Cooking Q&A with Peter Gordon
The executive chef of dine by Peter Gordon at Sky City answers your cuisine questions.

Peter Gordon: Avoid a sticky situation

By Peter Gordon

1 comment
The executive chef of dine by Peter Gordon at SkyCity answers your cuisine questions

Sugar is quite a special and complicated ingredient. Photo / Thinkstock
Sugar is quite a special and complicated ingredient. Photo / Thinkstock

Q: As a teacher of food technology, I appreciate the way you explain the scientific concepts underpinning your craft. I am hoping you can help me understand why some recipes specify not to stir a sugar solution. - Thanks, Michelle

A: Good old sugar - it's quite a special and complicated ingredient and depending on where you sit on the ingredient fence, it's either white death to be avoided or a thing to be used with gay abandon. I have to confess to having a sweet tooth so I am a fan, and my dentist may well be happy for the extra work he gets from me. But what you ask is more scientific than flavoursome.

Sugar is a type of carbohydrate which we generally buy only in its crystalline form. It is important to remember that it likes being a crystal, so it will do anything to revert back into that form. Thus the odd stray grain of sugar, no matter how small, can "seed" the syrup and start the fascinating process of recrystallisation.

The most common complaint is that just when you think you've made the perfect syrup or toffee, it will suddenly begin to turn from a pot of glossy syrup into a white, foamy, gritty syrup - or worse still, a lump of crystallised mess.

The rule of thumb when making sugar syrup (which can then be cooked into toffee at the other end of the spectrum) is to start with a completely clean pot - ideally heavy based, which will conduct heat better. Make sure you have a heat-proof, spotless (no grease or moisture) pastry brush and a metal stirring spoon, as wooden spoons are more absorbent and can harbour moisture or flavours, such as garlic from your last risotto.

Avoid at all costs getting sugar on the side of the pot, as these crystals will hang on there and then drop into the syrup, which can cause it to crystallise. Add half the water, gently tip the sugar into the centre of the pot, then slowly add the rest of the water. Slowly bring to the boil (notice all the "slowlies" here) and you can gently stir it before it boils to help dissolve the sugar. If you notice crystals have formed on the sides of the pot then dip your pastry brush into tepid water and brush these down into the not-yet-boiling syrup to dissolve them. Alternatively, put a lid on the pot for a few minutes and the steam will cause the crystals to drip down themselves.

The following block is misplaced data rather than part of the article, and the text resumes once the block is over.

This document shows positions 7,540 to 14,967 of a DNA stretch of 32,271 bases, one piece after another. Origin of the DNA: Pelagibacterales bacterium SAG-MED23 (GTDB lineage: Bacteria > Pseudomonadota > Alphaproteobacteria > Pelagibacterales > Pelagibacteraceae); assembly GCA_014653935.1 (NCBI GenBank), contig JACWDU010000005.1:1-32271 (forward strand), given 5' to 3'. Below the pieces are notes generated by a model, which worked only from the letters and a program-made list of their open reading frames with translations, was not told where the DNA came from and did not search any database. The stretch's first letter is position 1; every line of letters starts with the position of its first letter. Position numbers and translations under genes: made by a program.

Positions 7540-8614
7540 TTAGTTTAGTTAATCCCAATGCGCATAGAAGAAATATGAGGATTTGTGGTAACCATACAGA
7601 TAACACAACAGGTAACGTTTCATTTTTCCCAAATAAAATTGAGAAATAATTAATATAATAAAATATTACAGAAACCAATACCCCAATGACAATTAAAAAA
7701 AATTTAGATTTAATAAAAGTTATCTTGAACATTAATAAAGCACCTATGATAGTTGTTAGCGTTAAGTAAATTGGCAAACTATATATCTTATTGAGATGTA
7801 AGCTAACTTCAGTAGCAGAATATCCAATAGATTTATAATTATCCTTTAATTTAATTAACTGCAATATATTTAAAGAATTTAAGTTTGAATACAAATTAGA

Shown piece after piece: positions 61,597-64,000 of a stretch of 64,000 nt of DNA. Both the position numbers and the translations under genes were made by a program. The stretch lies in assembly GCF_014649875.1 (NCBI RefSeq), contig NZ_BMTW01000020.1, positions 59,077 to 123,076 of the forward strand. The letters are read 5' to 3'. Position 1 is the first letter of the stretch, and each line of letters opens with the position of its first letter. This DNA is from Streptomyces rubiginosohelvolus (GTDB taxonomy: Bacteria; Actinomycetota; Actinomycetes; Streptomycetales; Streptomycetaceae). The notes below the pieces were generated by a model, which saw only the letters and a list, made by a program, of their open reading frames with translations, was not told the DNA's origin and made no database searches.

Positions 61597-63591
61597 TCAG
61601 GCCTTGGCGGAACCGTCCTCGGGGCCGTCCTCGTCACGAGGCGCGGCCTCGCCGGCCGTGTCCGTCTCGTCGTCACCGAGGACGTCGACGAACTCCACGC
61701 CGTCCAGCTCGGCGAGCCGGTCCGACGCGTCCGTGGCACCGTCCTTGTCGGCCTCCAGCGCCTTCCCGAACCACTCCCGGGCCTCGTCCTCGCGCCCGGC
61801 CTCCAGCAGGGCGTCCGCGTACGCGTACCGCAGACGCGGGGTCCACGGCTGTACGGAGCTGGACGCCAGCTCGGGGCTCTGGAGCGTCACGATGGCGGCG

Once the syrup comes to the boil, do not stir it, don't shake the pan, and keep the heat high and constant and cook to your desired degree. The risk of stirring is simply that there may be some undissolved sugar stuck to the spoon.

A sugar thermometer is fairly essential for making anything more than a basic sugar syrup and well worth the price. I always have a coffee mug of hot water to the side of my sugar cooking in which to dip the thermometer once cooled. The water will help dissolve the sugar stuck to the thermometer and make it easy to clean.

Having absorbed the above fool-proof method, when you become more confident, you can make toffee with no water at all. Simply heat up a heavy-based pan with cm layer of caster sugar and cook over medium heat, gently shaking the pan from time to time with the odd stir, until the sugar melts. Then turn the heat up and cook until golden. It's quicker than using a mixture of water and sugar as you don't need to evaporate the water, which is essential when making golden or dark toffee.

And last, to make these techniques even more foolproof, replace 30 per cent of the sugar with glucose syrup, or add a teaspoon of lemon juice per 200g caster sugar. Both help prevent crystallisation.

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For more of Peter Gordon, visit or see him in Bitemagazine from Monday, February 4.

- NZ Herald

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